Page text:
I may look up the numbers and try to make some calculations this weekend, but probably not. You and I may disagree about personal accounts, but I suspect we have common ground on the idiocy of raising taxes 6.2% across the board for incomes above $90k. Not that Congress would have any trouble finding worthwhile projects to spend it on.


I'm not trying to be contrarian, I just really don't see the significance of this point.

Jolly, you had me with hello. My first post in response to Krugman's column (I have been obsessing, but I hope to stop soon) was titled "Krugman Versus The Strawmen", and made the point you made here - Krugman is rebutting an argument about high stock returns that no one is making.

As to why I am obsessing, I started blogging as an alternative to geting red in the face and pounding my kitchen table twice a week when Krugman's columns came out, and for nearly three years I have had to listen to "He's a Princeton Prof who will get a Nobel Prize in Economics, what could you possibly know?".

So later today, if I spike an economics textbook on the ground, put my foot on it, and start flapping my arms like an eagle, well, its been a good week.

Well. As to uncapping the payroll tax, I agree that that is a weirdly unserious idea. But it is one reason I really wonder where Bush thinks this is headed - eventually, Dems will hit on ideas that make sense: tax some generally agreed-to-be-bad thing, and dedicate the tax receipts to saving YOUR RETIREMENT! Then we will see whether Reps can resist the newfound public desire to raise taxes.

So, instead of a payroll tax, Dems have talked about dedicating receipts from the estate tax to saving Social Security. Or a national liquor tax, or a cigarette tax - that sort of thing.



I haven't seen you address Brad's point that the CEA numbers only make sense if the stock market crashes.

What do you think of that?


GT - now that I have read the Brad DeLong post (and thanks, I was wondering if he had seen the CEA press release), what did you think?

I am just in shock, and I want to find a way to express this without the customary snark (and the strain is killing me) - his analysis is deeply flawed. However, it is deeply flawed in the same way that Spencer's is, and taken together, they are quite illuminating.

I have been spending some time figuring out the return on capital puzzle as Dean Baker modeled it (Income/Capital, pretty heavy stuff). I have not really focesed on the Spencer-DeLong method, although it seems to be widely popular. However, a dressed up version of the quick explanation I gave to Spencer may illuminate the point.

Let's call this the Fallacious Hidden Assumption of Impossible Reinvestment. What happens is, people make a hidden assumption about reinvested earnings and compound growth that leads to a train wreck down the road (in Spencer's example, profits grow to become equal to GDP).

Since they know the train wreck is wrong, they (correctly) judge that one of the starting assumptions must be wrong.

But then *they change the wrong assumption*, by concluding that the return number was off.

A quick illustration - imagine BigCo is 1% of GDP, and has a return on capital of 21% (wow!). Can it keep this up for 30 years?

NO, says Spencer - If BigCo grows 20% faster than the economy for 30 years, it will go from 1% of GDP to 70% o f GDP, and swallow the economy. Ridiculous! The 21% must be wrong.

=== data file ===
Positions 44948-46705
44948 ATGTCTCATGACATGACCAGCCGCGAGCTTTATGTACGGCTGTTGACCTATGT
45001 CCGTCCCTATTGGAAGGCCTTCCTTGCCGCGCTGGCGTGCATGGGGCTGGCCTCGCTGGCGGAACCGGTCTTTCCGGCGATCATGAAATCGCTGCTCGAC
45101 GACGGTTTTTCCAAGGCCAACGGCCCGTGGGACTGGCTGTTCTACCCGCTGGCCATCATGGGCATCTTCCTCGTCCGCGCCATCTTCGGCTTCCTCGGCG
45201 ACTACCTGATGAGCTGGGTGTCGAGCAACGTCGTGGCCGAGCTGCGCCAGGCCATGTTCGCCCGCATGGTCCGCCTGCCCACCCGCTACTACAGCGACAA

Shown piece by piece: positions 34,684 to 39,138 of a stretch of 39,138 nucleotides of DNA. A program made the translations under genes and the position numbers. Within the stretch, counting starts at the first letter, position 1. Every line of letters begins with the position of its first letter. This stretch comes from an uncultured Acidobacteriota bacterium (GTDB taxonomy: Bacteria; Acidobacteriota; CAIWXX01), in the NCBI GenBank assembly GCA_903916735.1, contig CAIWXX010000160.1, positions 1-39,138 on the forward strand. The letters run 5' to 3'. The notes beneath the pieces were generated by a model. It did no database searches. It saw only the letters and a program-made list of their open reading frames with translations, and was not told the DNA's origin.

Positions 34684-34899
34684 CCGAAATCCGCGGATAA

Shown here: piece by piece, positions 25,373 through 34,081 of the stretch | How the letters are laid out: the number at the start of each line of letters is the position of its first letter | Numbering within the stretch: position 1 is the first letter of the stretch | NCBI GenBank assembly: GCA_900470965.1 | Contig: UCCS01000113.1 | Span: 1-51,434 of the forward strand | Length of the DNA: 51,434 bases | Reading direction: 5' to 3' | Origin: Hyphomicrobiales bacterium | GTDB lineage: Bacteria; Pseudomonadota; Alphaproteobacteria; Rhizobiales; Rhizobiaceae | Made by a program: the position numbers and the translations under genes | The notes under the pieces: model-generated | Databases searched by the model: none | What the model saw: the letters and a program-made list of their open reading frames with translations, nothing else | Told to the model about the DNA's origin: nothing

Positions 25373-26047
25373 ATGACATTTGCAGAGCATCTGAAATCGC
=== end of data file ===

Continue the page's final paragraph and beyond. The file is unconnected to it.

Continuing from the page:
Not so fast,say I - the hidden assumption in this example is that the dividend rate is 0%, and that BigCo attempts to reinvest its profits at 21%.

Suppose BigCo pays out 100% of its profits as dividends - now, its profits won't grow, its capital base won't grow, BigCo will actually *shrink* as a percent of GDP - but investors will get 21% for 30 years.

That fallacy - that what is not paid out as dividends must be reinvested, leading to growth results that are nonsensical - is the error behind Brad DeLong's post, and Spencer's earlier example.

For example, historically, GDP growth was 3.5%, dividend yield was 3%, equity return was 6.5% (roughly, I am going on memory here). People say, well, going forward, growth is 1.5%, the dividend yield is 2% - if the return on capital is 6.5%, profits grow to an absurd level of GDP.

Yes, they do, just like BigCo swallowed the economy - the reinvestment assumption is too high. Bring it down, and all is well - with 1.5% growth, companies earn 6.5%, pay out 5%, expand their capital base by 1.5% (with the economy), new profits grow by 1.5% - no train wreck, life is beautiful.

Now, folks say, we can't have dividends that high, that is not the historical ratio. So what? Growth is at historically low levels, might we not consider the possibility that new investment will also be reduced, and dividends raised?

Brad DeLong's argument is that rather than predict higher dividend payouts tomorrow, we must predict a stock crash today, or lower returns tomorrow, or faster growth tomorrow. Huh? Bit of a false choice.

And beyond that, the basic premise is that "the economy" is only growing by 1.5%, so companies run out of things to do with their cash. In my simple world, the solution is that they just dividend it out. In the real world, there are investment opportunities all over the world - rather than pay out more dividends, US companies may invest the excess cash abroad, or pay down debt. The investment opportunities of US companies are *not* limited by the growth of the US economy.

So, where Brad DeLong sees a stock market crash, I see a combination of higher dividends and increased foreign investment. If I had to guess, it would be foreign investment.

Now, an honest moment here - I really am right about this, and, (this may be controversial) certain aspects of math are true even if a Republican says them. Can this many people really be this wrong?